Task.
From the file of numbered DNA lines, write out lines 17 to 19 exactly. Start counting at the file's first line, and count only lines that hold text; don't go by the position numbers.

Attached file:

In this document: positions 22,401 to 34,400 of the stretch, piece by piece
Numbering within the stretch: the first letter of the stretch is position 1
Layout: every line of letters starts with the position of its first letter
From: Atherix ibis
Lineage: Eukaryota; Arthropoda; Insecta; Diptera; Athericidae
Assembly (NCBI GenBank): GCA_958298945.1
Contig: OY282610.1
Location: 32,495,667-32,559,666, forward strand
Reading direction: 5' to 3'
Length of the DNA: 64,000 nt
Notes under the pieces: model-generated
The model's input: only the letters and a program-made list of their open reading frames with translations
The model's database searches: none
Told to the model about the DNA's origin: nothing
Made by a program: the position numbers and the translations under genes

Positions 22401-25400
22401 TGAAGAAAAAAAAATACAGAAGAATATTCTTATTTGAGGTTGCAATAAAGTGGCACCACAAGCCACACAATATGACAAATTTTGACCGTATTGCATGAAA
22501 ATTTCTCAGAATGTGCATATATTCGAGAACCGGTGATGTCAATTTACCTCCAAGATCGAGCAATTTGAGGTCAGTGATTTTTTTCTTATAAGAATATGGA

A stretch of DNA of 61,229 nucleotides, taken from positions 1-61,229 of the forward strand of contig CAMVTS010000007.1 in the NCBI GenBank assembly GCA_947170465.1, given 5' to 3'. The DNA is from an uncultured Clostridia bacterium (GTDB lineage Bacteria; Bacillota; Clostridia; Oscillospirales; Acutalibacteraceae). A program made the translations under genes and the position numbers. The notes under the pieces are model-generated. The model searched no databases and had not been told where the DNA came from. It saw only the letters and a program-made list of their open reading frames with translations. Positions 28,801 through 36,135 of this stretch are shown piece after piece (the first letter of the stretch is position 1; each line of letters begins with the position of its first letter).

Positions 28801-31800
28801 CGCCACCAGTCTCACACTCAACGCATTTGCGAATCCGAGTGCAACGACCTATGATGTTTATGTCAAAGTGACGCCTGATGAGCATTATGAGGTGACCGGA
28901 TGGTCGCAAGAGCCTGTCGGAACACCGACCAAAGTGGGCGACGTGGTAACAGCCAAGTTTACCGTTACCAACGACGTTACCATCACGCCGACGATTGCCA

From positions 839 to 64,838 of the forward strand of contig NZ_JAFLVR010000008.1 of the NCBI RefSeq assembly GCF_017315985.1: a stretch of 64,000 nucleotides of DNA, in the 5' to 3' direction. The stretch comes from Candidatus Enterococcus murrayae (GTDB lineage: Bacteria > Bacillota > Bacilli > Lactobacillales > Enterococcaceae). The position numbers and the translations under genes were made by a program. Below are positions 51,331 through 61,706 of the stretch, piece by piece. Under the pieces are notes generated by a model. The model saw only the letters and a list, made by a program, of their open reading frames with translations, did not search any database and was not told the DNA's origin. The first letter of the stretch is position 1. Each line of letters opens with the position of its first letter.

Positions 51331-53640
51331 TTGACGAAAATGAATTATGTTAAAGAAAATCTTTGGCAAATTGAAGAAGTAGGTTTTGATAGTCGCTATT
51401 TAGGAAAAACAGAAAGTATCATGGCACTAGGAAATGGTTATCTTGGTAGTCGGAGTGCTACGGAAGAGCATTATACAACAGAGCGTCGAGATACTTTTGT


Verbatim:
22401 TGAAGAAAAAAAAATACAGAAGAATATTCTTATTTGAGGTTGCAATAAAGTGGCACCACAAGCCACACAATATGACAAATTTTGACCGTATTGCATGAAA
22501 ATTTCTCAGAATGTGCATATATTCGAGAACCGGTGATGTCAATTTACCTCCAAGATCGAGCAATTTGAGGTCAGTGATTTTTTTCTTATAAGAATATGGA

A stretch of DNA of 61,229 nucleotides, taken from positions 1-61,229 of the forward strand of contig CAMVTS010000007.1 in the NCBI GenBank assembly GCA_947170465.1, given 5' to 3'. The DNA is from an uncultured Clostridia bacterium (GTDB lineage Bacteria; Bacillota; Clostridia; Oscillospirales; Acutalibacteraceae). A program made the translations under genes and the position numbers. The notes under the pieces are model-generated. The model searched no databases and had not been told where the DNA came from. It saw only the letters and a program-made list of their open reading frames with translations. Positions 28,801 through 36,135 of this stretch are shown piece after piece (the first letter of the stretch is position 1; each line of letters begins with the position of its first letter).